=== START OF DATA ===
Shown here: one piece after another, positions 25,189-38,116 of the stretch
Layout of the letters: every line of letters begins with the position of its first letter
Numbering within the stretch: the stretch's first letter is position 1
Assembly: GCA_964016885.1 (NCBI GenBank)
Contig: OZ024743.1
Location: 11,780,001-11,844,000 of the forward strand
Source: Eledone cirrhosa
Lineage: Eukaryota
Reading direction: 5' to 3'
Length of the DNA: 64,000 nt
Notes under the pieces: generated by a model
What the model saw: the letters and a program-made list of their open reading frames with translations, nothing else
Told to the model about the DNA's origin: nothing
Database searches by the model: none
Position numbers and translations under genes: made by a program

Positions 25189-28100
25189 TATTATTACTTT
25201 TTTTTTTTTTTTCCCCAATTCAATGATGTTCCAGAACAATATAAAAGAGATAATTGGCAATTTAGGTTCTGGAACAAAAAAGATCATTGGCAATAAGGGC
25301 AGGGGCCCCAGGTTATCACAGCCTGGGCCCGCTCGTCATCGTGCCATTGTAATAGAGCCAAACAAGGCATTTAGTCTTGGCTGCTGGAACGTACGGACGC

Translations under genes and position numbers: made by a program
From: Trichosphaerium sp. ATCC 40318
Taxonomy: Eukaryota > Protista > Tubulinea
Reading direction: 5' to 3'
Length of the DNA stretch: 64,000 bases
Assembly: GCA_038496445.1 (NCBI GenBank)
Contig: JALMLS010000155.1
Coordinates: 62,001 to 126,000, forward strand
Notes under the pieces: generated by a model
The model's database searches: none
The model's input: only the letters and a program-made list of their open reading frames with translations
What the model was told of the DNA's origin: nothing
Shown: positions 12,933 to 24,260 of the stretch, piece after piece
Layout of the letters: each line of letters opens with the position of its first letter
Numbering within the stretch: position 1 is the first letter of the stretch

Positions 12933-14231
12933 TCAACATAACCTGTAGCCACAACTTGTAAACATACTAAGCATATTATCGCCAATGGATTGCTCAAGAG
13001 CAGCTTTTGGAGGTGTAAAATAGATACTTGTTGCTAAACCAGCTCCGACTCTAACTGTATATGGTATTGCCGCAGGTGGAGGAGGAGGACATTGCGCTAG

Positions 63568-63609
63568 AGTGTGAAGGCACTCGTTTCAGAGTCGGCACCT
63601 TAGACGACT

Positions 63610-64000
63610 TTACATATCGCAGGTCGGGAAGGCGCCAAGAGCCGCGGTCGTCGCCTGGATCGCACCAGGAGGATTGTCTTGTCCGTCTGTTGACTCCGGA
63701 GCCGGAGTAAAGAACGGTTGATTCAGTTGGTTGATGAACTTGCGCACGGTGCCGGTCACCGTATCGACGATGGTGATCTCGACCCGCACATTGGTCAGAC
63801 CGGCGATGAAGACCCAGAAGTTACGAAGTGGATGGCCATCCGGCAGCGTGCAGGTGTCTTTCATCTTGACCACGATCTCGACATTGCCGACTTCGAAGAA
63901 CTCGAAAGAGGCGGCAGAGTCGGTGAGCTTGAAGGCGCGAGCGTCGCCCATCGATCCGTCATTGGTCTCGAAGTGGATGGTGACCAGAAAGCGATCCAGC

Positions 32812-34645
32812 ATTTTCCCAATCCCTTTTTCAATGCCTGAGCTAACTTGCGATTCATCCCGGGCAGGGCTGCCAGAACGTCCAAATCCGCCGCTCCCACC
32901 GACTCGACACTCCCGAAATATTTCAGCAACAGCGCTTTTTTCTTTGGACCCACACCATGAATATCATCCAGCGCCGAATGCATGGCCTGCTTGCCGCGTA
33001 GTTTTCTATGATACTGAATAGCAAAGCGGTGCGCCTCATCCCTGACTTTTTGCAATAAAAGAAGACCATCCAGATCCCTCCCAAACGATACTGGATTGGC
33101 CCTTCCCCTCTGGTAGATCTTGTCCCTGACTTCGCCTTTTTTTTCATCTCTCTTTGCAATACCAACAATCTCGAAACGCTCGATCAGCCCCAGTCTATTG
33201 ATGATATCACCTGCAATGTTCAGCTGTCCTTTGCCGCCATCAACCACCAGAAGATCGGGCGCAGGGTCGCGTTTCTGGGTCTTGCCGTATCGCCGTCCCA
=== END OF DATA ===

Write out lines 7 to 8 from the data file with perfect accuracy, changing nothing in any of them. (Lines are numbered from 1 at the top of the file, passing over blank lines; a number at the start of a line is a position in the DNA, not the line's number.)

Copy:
Source: Eledone cirrhosa
Lineage: Eukaryota